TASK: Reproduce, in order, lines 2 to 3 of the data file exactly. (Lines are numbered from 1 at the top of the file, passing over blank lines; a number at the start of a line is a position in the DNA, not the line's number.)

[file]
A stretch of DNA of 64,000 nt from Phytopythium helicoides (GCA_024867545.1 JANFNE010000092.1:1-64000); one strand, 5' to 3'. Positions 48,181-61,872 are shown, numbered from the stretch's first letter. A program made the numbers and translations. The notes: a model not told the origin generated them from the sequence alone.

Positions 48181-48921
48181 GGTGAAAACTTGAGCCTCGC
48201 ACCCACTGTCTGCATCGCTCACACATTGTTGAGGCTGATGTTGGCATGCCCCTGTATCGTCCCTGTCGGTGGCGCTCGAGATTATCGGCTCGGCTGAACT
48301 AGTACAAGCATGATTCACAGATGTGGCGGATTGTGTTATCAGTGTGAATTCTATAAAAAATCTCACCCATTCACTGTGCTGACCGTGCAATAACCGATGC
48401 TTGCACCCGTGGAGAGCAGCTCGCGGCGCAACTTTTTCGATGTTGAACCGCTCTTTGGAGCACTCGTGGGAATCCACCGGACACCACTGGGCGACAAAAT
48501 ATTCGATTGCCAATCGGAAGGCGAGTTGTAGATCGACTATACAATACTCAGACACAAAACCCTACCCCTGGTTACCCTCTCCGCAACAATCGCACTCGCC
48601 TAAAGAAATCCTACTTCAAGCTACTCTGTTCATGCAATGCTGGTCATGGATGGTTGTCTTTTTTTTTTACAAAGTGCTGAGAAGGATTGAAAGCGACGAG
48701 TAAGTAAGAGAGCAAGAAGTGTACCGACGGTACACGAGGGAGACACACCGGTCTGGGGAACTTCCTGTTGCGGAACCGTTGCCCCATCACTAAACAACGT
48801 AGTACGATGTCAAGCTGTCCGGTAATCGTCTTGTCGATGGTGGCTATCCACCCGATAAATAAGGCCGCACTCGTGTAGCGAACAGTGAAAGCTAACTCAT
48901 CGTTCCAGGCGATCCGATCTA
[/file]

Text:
Positions 48181-48921
48181 GGTGAAAACTTGAGCCTCGC